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A person’s position in the kinship system establishes their relationship to others and to the universe, prescribing their responsibilities towards other people, the land and natural resources.

Kinship is at the heart of First Nations society. A person’s position in the kinship system establishes their relationship to others and to the universe, prescribing their responsibilities towards other people, the land and natural resources. Traditional kinship structures remain important in many First Nations communities today.[1]


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There are over 500 Aboriginal and Torres Strait Islander nations across this continent, which cover wide geographical areas, and have distinct borders. Within these nations there are clan groups, and within the clan groups there are family groups. Clan groups share a common language and kinship system, which is based on either patrilineal or matrilineal lines of descent. [2]

There are three levels of kinship in First Nations society: Moiety, Totem and Skin Names.


The first level of kinship is Moiety, which is a Latin word meaning ‘half’. In Moiety systems, everything, including people and the environment, are split into two halves. Each half is a mirror of the other, and to understand the whole universe these two halves must come together.

A person's Moiety can be determined by their mother's side (matrilineal) or their father's side (patrilineal). Moieties can also alternate between each generation (people of alternate generations are grouped together).[3]

People who share the same Moiety are considered siblings and they’re forbidden to marry. They also have a reciprocal responsibility to support each other. [4]

Each nation and language has its own term for Moiety. For example, Yolngu People of north-eastern Arnhem Land are either Dhuwa or Yirritja. In Yolngu worldview, ancestral beings assigned everything in the universe to either Dhuwa or Yirritja Moiety. For example, the black cockatoo is Dhuwa, while the white cockatoo is Yirritja. The two Moieties complement and balance each other in ceremonies, marriage and daily life.


The second level of kinship is Totem. Each person has at least four Totems which represent their nation, clan and family group, as well as a personal Totem. Nation, clan and family Totems are preordained, whereas personal Totems recognise an individual’s strengths and weaknesses.

Totems link a person to the universe – to land, air, water and geographical features. People don’t ‘own’ their Totems, rather they’re accountable for them. Each person has a responsibility to ensure their Totems are protected and passed on to the next generation.

Totems are split between Moieties to create a balance of use and protection. For example, while members of one Moiety protect and conserve the animal, members of the other Moiety may eat and use the animal. [5]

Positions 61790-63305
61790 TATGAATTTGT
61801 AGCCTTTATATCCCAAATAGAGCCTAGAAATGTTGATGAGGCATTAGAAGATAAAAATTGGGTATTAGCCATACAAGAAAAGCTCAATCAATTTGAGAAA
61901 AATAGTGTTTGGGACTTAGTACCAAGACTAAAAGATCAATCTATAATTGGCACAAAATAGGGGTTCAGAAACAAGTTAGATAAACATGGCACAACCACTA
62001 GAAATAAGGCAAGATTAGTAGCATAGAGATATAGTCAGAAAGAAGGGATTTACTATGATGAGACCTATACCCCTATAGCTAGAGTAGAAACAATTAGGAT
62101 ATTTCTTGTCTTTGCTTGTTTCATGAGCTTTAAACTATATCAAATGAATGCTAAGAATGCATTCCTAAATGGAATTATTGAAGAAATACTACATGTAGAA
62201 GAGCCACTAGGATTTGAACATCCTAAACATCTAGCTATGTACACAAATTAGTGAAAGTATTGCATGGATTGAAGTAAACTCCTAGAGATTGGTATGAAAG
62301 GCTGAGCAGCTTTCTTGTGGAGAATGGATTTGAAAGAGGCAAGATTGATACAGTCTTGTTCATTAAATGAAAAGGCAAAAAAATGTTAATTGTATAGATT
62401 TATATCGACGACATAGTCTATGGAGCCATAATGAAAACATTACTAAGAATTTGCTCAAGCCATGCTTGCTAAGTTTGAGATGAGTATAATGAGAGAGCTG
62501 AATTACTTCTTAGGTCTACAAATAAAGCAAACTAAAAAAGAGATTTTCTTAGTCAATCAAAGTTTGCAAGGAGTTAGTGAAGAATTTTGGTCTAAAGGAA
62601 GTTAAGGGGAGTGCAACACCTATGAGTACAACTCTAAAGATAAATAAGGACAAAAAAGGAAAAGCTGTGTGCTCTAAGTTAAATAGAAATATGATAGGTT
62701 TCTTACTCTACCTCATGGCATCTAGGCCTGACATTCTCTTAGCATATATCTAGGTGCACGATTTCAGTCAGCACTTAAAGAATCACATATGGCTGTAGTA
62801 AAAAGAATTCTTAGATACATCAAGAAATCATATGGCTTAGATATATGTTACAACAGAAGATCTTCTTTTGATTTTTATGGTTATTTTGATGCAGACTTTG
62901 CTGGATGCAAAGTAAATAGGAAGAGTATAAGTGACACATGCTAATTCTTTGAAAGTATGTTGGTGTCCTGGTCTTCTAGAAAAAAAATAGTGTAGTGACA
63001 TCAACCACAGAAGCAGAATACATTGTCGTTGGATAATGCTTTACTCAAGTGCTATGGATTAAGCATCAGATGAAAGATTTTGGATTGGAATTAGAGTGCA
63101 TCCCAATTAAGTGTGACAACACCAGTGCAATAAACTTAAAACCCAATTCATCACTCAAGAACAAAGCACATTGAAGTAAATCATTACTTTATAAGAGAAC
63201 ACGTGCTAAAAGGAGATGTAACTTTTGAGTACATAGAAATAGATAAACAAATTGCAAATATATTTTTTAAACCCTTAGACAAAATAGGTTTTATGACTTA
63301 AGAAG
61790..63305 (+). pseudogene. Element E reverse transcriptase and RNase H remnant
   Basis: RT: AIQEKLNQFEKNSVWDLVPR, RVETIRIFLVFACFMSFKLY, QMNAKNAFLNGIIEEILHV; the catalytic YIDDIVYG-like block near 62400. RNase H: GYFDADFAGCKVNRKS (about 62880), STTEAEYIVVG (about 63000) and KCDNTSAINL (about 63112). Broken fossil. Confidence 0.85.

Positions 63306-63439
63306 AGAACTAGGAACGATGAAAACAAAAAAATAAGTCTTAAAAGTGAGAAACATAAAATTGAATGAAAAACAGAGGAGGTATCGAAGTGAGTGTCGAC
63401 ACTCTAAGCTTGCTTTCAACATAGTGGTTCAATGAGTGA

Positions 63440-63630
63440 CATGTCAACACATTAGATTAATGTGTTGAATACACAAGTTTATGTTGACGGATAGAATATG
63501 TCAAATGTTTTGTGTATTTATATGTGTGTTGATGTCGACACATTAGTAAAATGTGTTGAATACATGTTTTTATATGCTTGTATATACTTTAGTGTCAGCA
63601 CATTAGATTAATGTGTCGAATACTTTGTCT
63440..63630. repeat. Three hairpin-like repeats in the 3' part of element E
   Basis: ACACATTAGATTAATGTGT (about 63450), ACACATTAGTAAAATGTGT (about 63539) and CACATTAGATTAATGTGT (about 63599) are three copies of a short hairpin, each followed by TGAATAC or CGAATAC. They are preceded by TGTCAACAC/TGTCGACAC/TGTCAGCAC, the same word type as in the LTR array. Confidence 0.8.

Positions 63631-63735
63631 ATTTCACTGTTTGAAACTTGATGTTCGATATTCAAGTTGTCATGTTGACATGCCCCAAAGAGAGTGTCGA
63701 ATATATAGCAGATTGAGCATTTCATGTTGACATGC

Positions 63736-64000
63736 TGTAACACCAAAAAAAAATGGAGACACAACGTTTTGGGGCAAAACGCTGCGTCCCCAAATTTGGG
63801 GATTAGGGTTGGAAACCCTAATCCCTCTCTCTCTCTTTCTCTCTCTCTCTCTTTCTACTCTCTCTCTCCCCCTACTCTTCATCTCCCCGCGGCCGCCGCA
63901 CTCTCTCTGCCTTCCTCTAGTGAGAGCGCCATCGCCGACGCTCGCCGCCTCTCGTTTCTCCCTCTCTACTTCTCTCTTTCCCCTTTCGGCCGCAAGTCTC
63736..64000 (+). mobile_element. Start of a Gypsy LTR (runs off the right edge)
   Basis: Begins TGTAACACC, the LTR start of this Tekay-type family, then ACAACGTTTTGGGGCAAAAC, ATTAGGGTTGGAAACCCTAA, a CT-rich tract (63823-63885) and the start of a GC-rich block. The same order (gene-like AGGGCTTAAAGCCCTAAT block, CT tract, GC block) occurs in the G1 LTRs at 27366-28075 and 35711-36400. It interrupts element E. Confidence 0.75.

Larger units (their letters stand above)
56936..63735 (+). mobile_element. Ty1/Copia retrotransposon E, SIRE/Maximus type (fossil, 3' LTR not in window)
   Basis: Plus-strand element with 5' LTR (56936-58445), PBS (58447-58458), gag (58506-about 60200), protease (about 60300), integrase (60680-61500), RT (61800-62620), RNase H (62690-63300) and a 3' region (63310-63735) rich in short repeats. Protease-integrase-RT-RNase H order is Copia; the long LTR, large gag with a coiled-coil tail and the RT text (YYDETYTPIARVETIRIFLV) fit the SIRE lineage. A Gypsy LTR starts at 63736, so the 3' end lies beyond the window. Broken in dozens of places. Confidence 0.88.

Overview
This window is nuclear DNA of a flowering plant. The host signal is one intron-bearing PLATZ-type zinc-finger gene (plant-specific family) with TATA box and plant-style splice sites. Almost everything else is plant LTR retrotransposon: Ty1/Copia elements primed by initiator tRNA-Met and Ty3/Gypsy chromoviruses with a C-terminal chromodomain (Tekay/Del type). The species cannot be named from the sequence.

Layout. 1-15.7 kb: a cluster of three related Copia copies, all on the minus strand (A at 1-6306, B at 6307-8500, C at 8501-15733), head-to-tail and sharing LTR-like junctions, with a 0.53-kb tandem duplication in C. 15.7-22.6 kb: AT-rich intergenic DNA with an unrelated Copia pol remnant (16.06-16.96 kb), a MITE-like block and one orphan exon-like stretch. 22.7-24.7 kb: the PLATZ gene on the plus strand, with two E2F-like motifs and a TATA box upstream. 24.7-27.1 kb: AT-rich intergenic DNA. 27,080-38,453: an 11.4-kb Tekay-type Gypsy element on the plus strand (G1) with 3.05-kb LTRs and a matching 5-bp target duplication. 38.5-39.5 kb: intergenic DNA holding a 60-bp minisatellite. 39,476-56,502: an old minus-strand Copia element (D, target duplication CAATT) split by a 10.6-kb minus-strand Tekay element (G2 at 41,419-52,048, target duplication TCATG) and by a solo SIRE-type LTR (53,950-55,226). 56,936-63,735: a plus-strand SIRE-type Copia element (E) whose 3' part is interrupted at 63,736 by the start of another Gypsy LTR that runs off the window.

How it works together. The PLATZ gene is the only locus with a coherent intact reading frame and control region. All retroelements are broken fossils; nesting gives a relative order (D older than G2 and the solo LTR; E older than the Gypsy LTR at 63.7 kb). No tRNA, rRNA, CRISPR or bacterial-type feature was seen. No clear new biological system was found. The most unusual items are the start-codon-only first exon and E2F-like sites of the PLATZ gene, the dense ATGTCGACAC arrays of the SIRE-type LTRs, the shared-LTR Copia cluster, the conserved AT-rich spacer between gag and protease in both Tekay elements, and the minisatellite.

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Skin Names

The third level of kinship is the Skin Name. Similar to a surname, a Skin Name indicates a person’s blood line. It also conveys information about how generations are linked and how they should interact.

Unlike surnames, husbands and wives don’t share the same Skin Name, and children don’t share their parents’ names. Rather, it’s a sequential system, so Skin Names are given based on the preceding name (the mother’s name in a matrilineal system or the father’s name in a patrilineal system) and its level in the naming cycle.

Each nation has its own Skin Names, and each name has a prefix or suffix to indicate gender. There are 16–32 sets of names in each cycle. For example, in a matrilineal nation, if a woman with the first name in the cycle (One) has a baby, her child’s Skin Name will be the second name in the cycle (Two). All other ‘Twos’ in that community are now considered the sibling of that child, and all ‘Ones’ are considered their parents. When that child grows up and has children of their own, those children will be Threes. This sequential naming continues until the end of the number cycle is reached, then it begins again at One. [6]

“You will never be an only child. Here’s all your other brothers and sisters …You’ve got all of these other mothers and fathers, to support you and teach you. That’s the strength of the system.” 
Lynette Riley ­– Wiradjuri and Gamilaroi woman, and Senior Lecturer at the University of Sydney [7]

For more information about First Nations Kinship, watch these videos on Kinship in the University of Sydney's Online Kinship Learning Module.

Stop and think: extended family

When you read about First Nations kinship systems, what thoughts, feelings and questions does it raise for you? How do First Nations kinship systems celebrate some of the same values that are important to your family? How are they different? What elements of First Nations kinship systems do you think could be of value to wider Australian society?

Understanding and appreciating First Nations kinship systems is one way we can seek to build more respectful relationships between First Nations people and non-Indigenous Australians.